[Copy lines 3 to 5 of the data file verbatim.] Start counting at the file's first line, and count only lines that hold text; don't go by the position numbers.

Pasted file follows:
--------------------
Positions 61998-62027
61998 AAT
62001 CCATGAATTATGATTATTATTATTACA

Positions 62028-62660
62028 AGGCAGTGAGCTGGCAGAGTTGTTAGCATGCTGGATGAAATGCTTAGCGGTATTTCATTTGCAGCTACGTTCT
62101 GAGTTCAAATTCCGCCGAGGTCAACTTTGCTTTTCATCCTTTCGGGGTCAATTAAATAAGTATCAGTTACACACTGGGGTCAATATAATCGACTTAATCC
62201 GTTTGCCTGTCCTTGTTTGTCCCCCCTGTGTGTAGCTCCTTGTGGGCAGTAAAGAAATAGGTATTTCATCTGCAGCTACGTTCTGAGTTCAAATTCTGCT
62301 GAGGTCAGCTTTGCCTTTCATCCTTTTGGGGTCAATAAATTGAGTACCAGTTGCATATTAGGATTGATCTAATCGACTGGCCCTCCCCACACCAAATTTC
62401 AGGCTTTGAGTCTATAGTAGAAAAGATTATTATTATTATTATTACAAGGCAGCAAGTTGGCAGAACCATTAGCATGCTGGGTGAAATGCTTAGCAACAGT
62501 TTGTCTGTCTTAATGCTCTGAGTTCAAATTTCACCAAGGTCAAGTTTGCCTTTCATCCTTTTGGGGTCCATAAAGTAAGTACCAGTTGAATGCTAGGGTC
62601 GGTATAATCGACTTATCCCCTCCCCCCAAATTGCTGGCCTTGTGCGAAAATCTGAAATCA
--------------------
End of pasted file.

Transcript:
62001 CCATGAATTATGATTATTATTATTACA

Positions 62028-62660
62028 AGGCAGTGAGCTGGCAGAGTTGTTAGCATGCTGGATGAAATGCTTAGCGGTATTTCATTTGCAGCTACGTTCT